Premature release entails a prisoner’s release before the completion of his judicially ordained sentence. States may grant premature release to convicts owing to several factors, as laid down in the case of Bir Singh v. State of Himachal Pradesh, which includes good conduct by the prisoner, no commission of jail offence, prisoner’s punctual return from furlough, etc. The Hon’ble Supreme Court in the recent case of Rashidul Jafar v. State of UP & Anr. has asserted that after the completion of fourteen years, a convict may be considered by the respective High Court of the state to be prematurely released, aside from release on bail. Remission is one such way through which such a release may be effectuated.

A state government has the power under Section 59(5) of the Prisons Act, 1894, to take the necessary steps to amend the provisions of the Remission Rules at an earlier date, as laid down in the case of State of Haryana v. Mahender Singh. In the exercise of such provision, the Bihar government recently amended its prison manual to change Rule 481, thereby removing the clause that prohibits the release of any person convicted of killing a public servant on duty. This facilitated the premature release of over 20 convicts, including Anand Mohan, who was awarded life imprisonment by the Patna High Court for the murder of District Magistrate G. Krishnaiah. Mohan was released after serving 14 years of imprisonment.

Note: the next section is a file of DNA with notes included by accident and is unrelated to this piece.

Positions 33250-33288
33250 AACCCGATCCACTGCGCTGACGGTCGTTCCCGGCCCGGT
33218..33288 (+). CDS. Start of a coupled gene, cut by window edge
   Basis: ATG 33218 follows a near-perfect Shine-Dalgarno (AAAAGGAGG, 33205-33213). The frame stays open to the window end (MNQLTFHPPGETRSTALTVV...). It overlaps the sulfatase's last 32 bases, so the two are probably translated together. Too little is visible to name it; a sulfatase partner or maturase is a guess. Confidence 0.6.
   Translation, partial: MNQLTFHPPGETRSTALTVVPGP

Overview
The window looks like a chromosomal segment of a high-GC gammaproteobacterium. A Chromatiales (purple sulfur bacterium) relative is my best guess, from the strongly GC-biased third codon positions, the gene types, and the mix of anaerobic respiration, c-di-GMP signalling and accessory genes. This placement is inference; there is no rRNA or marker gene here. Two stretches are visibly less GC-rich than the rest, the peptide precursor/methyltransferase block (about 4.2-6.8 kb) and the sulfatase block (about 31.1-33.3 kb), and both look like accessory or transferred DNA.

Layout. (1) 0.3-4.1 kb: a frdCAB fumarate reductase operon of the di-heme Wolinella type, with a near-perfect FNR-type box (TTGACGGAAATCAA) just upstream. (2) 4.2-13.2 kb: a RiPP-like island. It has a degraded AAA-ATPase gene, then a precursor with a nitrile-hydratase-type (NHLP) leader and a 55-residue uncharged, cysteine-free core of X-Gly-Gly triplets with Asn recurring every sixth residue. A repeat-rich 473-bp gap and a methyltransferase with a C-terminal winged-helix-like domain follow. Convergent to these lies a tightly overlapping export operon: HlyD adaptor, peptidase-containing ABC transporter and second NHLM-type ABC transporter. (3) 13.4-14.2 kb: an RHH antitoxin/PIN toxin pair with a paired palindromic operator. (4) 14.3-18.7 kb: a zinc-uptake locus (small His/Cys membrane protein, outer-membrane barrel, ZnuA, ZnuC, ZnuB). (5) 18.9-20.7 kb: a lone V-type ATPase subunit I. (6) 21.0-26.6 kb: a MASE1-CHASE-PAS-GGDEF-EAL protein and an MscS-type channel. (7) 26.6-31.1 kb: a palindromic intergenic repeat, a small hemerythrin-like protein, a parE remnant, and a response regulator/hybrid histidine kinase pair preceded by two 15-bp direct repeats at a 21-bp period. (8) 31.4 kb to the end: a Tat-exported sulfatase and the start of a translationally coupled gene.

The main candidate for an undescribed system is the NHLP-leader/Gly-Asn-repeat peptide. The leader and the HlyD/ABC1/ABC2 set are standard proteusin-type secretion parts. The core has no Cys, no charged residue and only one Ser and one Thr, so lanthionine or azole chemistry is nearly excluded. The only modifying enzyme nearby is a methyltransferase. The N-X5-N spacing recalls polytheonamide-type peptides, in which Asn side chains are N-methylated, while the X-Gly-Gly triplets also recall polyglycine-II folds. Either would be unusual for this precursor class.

According to Bihar’s remission policy, such convicts were not eligible for premature release until they had completed a minimum of twenty years of their life sentence. This also came in succession to the release of 11 convicts guilty of the murder of Bilkis Bano, a clear subversion of justice by politics.

Who has the Authority to grant Remission?

The Apex Court relied on the case of Gopal Vinayak Godse v. State of Maharashtra and held that the power to grant remission is solely the domain of the appropriate government. Sections 432 and 433 of the CrPC clarify that ‘appropriate government’ refers to the central government in cases where a sentence has been passed for an offence relating to the executive power of the union and the state government in other cases, such as when the offence is against any law relating to a matter to which the executive power of the state extends. Additionally, the Supreme Court in the case of Union of India v. Sriharan & ors. held that to ascertain which government would be the appropriate government, the sentence imposed under the CrPC or any other law needs to be seen.